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PETA plucks out Burberry in peacock feather scandal

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Peacock feathers have always been considered glamorous. With their colourful sheen surface and intricate eye pattern, they have been a token of beauty and style for hundreds of years.

Nowadays, we can get really good knock offs of pretty much anything. Be it a faux fur coat, fake leather pants or a peacock feather hair piece. So PETA are asking Burberry, why on earth are they advocating the suffering of thousands of these precious birds to make their £22,000 new line peacock coat?

Beautiful as it is, the coat is made using peacocks bred in eastern countries, including China, where the laws on animal cruelty are pretty much non-existent. China has no penalties for animal abuse or welfare standards of how animals are handled in many industry sectors, yet Burberry are choosing
to use the cheap alternative to make a garment the same price as a full student loan. China's peacock farms can contain flocks of up to 10,000 birds, with each peacock typically kept with four or five peahens in a five square metre pen. At seven months, each bird is packed into a tiny bamboo cage and sent for slaughter.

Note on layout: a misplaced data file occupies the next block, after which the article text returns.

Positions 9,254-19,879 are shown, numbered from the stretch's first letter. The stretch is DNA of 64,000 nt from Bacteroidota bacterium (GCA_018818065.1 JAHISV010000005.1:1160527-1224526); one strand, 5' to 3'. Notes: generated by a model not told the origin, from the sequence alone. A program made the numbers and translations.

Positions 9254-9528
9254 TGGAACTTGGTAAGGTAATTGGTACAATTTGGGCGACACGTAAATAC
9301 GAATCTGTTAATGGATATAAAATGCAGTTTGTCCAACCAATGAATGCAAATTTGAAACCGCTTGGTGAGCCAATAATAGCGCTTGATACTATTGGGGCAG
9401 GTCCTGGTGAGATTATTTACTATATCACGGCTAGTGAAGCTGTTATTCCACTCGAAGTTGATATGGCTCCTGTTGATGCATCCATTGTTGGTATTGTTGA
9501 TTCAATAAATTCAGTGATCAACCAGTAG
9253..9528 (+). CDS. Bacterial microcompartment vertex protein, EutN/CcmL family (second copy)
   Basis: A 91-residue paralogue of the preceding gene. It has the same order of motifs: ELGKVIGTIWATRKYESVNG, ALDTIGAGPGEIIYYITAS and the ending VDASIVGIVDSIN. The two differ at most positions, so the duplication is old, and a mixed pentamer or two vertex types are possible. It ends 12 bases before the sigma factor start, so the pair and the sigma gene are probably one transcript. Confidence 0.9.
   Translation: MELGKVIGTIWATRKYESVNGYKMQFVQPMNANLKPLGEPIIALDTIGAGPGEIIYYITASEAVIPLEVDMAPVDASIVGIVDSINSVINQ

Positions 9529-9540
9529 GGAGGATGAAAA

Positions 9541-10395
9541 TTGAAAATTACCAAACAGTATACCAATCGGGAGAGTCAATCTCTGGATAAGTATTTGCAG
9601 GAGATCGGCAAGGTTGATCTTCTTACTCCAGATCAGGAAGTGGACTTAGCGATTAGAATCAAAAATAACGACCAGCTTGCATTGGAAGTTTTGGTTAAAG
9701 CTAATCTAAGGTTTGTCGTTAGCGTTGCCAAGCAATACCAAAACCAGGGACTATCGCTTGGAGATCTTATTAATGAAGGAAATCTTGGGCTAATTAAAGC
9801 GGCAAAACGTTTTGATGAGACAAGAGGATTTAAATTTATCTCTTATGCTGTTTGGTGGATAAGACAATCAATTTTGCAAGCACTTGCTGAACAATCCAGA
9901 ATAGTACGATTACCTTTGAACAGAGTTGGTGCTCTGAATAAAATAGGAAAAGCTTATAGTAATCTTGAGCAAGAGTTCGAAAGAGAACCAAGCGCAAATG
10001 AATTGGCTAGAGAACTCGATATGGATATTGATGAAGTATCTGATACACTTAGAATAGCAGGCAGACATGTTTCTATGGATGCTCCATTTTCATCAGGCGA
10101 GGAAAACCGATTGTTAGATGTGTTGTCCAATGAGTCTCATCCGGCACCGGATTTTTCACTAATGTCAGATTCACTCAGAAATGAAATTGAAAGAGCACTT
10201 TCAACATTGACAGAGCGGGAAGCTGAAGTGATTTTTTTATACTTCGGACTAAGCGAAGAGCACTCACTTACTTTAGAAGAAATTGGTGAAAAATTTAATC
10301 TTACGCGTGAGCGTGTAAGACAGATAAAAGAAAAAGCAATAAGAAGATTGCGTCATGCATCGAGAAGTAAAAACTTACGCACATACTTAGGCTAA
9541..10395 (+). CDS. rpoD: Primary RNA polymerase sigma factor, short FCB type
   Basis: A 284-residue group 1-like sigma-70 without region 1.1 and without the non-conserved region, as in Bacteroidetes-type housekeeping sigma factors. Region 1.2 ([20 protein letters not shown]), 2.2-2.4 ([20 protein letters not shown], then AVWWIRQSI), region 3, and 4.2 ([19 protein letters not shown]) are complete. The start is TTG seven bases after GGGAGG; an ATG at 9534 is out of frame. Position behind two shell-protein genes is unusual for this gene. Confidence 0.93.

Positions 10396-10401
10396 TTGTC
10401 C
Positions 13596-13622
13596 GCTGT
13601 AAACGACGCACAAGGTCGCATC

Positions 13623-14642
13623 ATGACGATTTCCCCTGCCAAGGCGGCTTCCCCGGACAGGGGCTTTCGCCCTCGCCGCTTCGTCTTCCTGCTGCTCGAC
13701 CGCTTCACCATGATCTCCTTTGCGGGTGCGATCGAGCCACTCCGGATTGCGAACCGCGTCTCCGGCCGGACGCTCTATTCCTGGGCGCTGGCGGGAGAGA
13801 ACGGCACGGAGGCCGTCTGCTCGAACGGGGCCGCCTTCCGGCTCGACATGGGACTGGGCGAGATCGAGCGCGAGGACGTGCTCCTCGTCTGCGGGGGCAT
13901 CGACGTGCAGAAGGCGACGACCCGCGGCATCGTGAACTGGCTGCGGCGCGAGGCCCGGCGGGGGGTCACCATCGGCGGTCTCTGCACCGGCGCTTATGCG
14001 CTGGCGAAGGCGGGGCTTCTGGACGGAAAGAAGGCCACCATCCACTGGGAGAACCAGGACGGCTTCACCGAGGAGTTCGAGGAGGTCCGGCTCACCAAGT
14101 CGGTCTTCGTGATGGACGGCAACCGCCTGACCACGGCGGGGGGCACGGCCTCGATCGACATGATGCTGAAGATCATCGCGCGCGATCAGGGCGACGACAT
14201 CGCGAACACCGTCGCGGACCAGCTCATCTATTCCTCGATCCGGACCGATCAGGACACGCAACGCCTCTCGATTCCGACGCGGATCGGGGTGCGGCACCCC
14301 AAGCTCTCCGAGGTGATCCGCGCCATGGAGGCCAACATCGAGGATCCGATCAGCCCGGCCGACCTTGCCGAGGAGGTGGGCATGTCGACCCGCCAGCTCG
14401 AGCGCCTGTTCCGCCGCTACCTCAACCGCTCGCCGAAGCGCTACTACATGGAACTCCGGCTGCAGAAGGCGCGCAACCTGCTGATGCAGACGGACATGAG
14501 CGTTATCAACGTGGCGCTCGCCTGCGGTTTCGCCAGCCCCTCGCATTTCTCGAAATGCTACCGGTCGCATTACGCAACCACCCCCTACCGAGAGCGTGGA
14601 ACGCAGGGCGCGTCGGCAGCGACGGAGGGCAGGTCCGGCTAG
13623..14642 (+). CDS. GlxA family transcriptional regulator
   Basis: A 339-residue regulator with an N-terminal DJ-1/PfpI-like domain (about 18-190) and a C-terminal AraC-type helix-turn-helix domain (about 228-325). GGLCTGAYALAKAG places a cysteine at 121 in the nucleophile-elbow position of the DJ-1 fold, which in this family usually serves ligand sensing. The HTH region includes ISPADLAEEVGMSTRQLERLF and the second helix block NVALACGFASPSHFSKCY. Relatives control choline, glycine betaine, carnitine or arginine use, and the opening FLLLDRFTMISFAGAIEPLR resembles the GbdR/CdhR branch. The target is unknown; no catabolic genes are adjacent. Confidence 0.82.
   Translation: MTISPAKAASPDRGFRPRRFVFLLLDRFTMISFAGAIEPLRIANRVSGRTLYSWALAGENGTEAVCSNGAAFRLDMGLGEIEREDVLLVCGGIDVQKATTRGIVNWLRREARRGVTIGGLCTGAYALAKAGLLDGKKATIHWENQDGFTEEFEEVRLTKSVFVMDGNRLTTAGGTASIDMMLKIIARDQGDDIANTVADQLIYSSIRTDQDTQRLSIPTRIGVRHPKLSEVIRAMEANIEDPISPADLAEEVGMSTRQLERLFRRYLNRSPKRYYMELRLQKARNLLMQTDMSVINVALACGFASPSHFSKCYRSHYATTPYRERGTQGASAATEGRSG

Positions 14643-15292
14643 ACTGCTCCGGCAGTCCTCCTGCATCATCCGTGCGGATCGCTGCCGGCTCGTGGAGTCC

The British company are well known for their plaid designs and their traditional trench coat but now PETA want to “condemn Burberry for their long standing record of animal cruelty.” Methods used on animals used to make some of the most expensive Burberry items “include drowning, strangling, and electrocution.” The process used to extract the feathers from the birds is cruel and inhumane, ripping and tearing the feathers away from the bird’s flesh, leaving sores and the birds mostly to bleed to death.

In response, all Burberry had to say for themselves on the matter was "A very limited number of items has been made using peacock feathers. This is not mass production, nor is Burberry encouraging widespread use."

PETA are urging Burberry to reconsider their actions on the production of their garments by using kind and humane methods that don’t cost animal’s lives. Fellow fashion designer and animal rights activist Stella McCartney is well known for her animal free products that combine fashion with faux options of materials.

"Anyone with an ounce of compassion should steer clear of these products and opt for any of the many fabulous, humane, synthetic fashions available," the PETA spokesman said.




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